The resignation on Thursday of Denise E. O’Donnell as New York’s deputy secretary for public safety and commissioner of the Division of Criminal Justice Services could wind up propelling her toward a run for New York attorney general, The Buffalo News reports.
O’Donnell, who served as the U.S. Attorney for the Western District of New York from 1998 to 2001, resigned as one of New York Democratic Gov. David Paterson’s top aides, to protest the handling of the latest scandal in New York state government. O’Donnell complained that the state police, which was under her purview, was involved in the affair, saying that she had been assured that the state police was not involved.
O’Donnell in a statement said that communication by the governor and state police with a woman who requested a protective order against Paterson aide David Johnson, was “unacceptable regardless of their intent.” The Buffalo News reports O’Donnell claimed she was misled by the state police — one of the agencies she oversaw — about its role in the incident.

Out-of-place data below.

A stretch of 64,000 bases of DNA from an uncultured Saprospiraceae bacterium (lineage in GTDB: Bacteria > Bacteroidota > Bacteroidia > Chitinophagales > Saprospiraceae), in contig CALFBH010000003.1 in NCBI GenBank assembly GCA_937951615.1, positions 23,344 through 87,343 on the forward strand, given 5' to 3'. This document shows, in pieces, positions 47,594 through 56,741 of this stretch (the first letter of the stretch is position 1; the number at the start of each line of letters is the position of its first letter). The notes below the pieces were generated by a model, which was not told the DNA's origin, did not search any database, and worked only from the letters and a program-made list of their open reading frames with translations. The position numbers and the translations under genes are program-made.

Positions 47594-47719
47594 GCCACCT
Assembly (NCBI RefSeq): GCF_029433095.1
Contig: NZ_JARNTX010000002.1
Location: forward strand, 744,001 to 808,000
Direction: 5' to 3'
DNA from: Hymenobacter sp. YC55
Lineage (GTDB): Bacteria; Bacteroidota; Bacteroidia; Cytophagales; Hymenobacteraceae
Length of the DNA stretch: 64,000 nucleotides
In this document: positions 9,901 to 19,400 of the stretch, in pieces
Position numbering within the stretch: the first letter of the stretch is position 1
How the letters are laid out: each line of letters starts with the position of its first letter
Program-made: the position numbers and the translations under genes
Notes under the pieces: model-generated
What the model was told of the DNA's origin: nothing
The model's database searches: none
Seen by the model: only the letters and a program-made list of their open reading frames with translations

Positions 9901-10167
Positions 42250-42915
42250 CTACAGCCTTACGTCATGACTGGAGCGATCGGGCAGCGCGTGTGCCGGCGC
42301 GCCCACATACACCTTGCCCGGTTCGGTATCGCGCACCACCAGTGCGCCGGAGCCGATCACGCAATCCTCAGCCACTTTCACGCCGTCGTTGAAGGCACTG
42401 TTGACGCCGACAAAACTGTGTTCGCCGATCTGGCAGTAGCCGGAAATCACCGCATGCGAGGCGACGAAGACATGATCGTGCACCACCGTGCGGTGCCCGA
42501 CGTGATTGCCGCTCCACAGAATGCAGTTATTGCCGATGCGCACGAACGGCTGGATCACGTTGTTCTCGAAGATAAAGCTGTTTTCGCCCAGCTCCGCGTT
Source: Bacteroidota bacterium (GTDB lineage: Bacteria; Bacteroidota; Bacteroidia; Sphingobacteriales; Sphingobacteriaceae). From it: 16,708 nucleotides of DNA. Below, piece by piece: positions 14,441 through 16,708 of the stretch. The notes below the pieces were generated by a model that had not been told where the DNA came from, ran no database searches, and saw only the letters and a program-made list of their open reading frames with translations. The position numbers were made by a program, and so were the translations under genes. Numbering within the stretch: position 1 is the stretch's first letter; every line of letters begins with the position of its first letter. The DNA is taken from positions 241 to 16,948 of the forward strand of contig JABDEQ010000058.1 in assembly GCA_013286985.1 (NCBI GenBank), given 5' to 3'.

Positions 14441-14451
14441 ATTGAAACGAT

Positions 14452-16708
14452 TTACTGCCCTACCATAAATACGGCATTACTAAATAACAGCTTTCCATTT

According to the newspaper, “The departure of Buffalo’s Denise E. O’Donnell from two top criminal justice posts in the Paterson administration serves as more than a statement of moral outrage — though that’s certainly part of it. It also allows O’Donnell to pursue her long-held dream of running for attorney general.”
The former federal prosecutor previously sought the Democratic nomination for attorney general in 2006 but did not get the necessary 25 percent at the party’s state convention in Buffalo to qualify for the primary ballot that year, the newspaper reports. She withdrew from the race at the convention.
But, following Friday’s announcement by Paterson that he is ending his bid for a full term, the Democratic field has all but been cleared for state Attorney General Andrew Cuomo to seek the Democratic nomination, The Buffalo News reported.
If that came to pass, O’Donnell would be a likely candidate for Cuomo’s job as state attorney general. In addition to her past efforts to seek the position, she also retained a huge war chest — nearly $350,000 cash on hand — from her 2006 bid, according to the newspaper.